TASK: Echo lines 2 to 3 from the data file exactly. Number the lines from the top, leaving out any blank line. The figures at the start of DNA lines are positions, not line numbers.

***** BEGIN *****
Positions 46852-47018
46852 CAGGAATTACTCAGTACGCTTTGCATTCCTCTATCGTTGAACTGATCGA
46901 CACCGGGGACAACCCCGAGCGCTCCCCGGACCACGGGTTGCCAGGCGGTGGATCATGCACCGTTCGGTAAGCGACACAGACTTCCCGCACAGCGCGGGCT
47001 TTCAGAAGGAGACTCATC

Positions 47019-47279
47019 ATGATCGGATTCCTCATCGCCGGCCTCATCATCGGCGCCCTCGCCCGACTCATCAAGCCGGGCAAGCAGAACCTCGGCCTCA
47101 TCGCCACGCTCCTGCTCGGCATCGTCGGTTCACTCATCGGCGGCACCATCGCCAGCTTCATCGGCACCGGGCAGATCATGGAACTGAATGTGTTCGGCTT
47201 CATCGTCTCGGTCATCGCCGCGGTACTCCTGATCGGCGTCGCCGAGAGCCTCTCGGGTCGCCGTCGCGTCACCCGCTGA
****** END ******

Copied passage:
46852 CAGGAATTACTCAGTACGCTTTGCATTCCTCTATCGTTGAACTGATCGA
46901 CACCGGGGACAACCCCGAGCGCTCCCCGGACCACGGGTTGCCAGGCGGTGGATCATGCACCGTTCGGTAAGCGACACAGACTTCCCGCACAGCGCGGGCT